Here goes nothing.
Ultimate Fighting Championship (UFC) President Dana White has found himself and his popular mixed martial arts (MMA) promotion at yet another crossroads earlier this afternoon thanks to Alistair Overeem and his poor piss.
If Georges St. Pierre isn't shredding knee ligaments, Nick Diaz is being demoted for missing mandatory promotional obligations. If Quinton Jackson, among others, isn't imploding on Twitter, popular fighters are championing the benefits of Testosterone Replacement Therapy (TRT). And even when White packs a parachute to head off the potential problems he seemingly should be able to control, Australian judges screw it up because they can't calculate simple math.
Mo' money, mo' problems.
Anyway, White and Co. have to assume that Overeem -- who in his Octagon debut beat the promotion's box office behemoth, Brock Lesnar, back to the WWE's world of pretend play fighting -- won't be able to make his date with destiny at the MGM Grand Garden Arena in Las Vegas, Nevada, on May 26, 2012.
Even if he does somehow explain away the dirty sample he provided at the "surprise" UFC 146 pre-fight drug test at an upcoming hearing with the Nevada State Athletic Commission (NSAC), his participation in the championship main event will undoubtedly be shrouded in controversy. And if the muscle-bound K-1 kickboxing champion is allowed to compete and then goes onto defeat "Cigano," it wouldn't sit well at all with most MMA fans, much less a skeptical public-at-large.
That's what we call a "No-Win" situation.
If history is any indication, Overeem will not get licensed to fight dos Santos. His checkered past, combined with his off-the-charts testosterone levels, which are indicative of performance-enhancers (he is innocent until proven guilty), are just too much to overcome in a short amount of time ... if ever.
White should have known this was possible. And he shouldn't sound too incredulous knowing what we all thought we knew. Plain and simple, it was a mistake to book Overeem for a fight in "Sin City," which boasts perhaps the most strict and resourceful athletic commission in the United States.
That's all in the past now. It's irrelevant. White needs to switch gears on the fly -- a familiar, albeit refined talent at this point -- and again book a match up that will "blow the fucking minds" of fight fans and help them forget that Overeem was even his first choice to co-headline such a significant event.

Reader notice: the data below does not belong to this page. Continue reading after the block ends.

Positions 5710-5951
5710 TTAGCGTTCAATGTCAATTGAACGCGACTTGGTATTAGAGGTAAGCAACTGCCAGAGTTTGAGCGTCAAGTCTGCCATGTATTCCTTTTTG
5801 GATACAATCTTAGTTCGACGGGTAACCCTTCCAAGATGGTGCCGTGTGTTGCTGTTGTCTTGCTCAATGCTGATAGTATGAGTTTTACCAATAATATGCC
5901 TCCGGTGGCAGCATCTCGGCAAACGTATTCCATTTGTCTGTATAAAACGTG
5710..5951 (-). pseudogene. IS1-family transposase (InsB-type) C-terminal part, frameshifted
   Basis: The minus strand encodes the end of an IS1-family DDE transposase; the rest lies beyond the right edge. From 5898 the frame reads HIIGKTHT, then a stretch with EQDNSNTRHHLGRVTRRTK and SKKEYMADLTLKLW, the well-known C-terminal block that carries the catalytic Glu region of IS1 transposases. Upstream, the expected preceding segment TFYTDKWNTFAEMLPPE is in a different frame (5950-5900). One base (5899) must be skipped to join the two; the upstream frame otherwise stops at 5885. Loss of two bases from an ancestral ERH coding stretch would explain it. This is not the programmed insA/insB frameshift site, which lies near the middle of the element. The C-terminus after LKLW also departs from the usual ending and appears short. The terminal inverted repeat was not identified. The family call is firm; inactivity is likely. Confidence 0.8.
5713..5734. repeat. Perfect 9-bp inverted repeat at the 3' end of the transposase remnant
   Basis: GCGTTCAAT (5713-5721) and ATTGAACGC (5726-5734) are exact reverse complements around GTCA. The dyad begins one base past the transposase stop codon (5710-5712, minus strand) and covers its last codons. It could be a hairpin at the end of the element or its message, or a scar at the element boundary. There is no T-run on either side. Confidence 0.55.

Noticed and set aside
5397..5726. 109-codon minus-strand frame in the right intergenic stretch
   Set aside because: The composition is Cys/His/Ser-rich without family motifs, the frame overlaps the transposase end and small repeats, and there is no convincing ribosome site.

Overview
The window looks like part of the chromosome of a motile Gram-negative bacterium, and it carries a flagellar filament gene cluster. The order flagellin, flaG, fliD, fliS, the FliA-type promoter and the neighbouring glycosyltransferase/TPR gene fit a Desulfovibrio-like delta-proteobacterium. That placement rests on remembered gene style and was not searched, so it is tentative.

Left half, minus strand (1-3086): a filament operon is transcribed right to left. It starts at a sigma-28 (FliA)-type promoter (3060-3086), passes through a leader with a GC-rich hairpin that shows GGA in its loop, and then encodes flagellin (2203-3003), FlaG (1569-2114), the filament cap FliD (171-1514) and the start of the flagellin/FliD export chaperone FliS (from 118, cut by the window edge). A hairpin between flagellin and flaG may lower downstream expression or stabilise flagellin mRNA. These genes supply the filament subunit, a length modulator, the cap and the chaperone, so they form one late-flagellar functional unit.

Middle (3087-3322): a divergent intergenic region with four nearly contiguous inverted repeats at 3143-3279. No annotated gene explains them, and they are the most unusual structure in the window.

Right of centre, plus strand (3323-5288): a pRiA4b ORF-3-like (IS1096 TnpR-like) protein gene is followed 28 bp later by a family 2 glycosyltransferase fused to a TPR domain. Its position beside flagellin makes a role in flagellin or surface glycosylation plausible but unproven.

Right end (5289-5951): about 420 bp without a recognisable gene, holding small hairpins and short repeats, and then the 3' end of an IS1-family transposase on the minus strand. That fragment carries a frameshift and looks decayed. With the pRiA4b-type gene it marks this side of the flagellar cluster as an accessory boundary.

Frank Mir, the most logical option, isn't going to do that. Josh Barnett is stuck in Strikeforce, and even if he was available, his steroids skeletons are too spooky under the extenuating circumstances. Dan Henderson -- who is sitting around just waiting for meaningful fights -- would be a mistake on so many levels.
Enter the wily wildcard: Fedor Emelianenko.
G'head, call me crazy. Or worse ... I probably deserve it. But, hear me out.
Where there is smoke, there is fire. M-1 and the crazy Russians have been chirping a lot lately, indicating that their prized possession, who also happens to be regarded as perhaps the greatest MMA Heavyweight fighter ever, is willing to talk turkey.
White (Bad Cop) and Lorenzo Fertitta (Good Cop) have publicly -- and most likely intentionally -- Tweeted mixed messages recently, with White saying he has "zero Interest" in the Russian enigma, while Fertitta claims he's open to negotiations. Emelianenko is the Golden Goose who has not only eluded White for so many years, but also made him batty with his indifferent attitude and impossible demands.
And it's those demands, the dreaded "co-promotion" and other strong-arm tactics, that have served as deal breakers in the past. It's possible that those roadblocks still exist, but if they don't, White would be foolish not to at least listen. Missing out on an opportunity to plug in "the one who got away" into an improbable, historic showdown inside the Octagon doesn't seem like a wise decision.
Whether they like it or not, the legacies of White and Emelianenko will forever be intertwined in the history books ... for all the wrong reasons. Emelianenko will be panned for never stepping foot inside the Octagon, while White will be remembered for being unable to land his White Whale.
That can all change.
Sure, Emelianenko doesn't deserve the opportunity based on his most recent body of work. Knocking out Satoshi Ishii and decisioning Jeff Monson are not major accomplishments for a man of his esteemed caliber. Nonetheless, his legendary body of work, as well as his personal history with the UFC and White, prove otherwise.
Timing, too, plays a huge role. And there has perhaps never been a better time for both parties, as well as the fans, than right now for Emelianenko to prove himself in the UFC. Even if he doesn't, White can say, "I told you so" when all is said and done. I can't think of a more mutually beneficial moment in their twisted co-existence.
Indeed, UFC President Dana White has found himself and his popular MMA promotion at yet another crossroads. It's at the intersection of history, opportunity and, most important, fate.
He can't miss this bus (again) if it's willing to stop. It would blow my mind.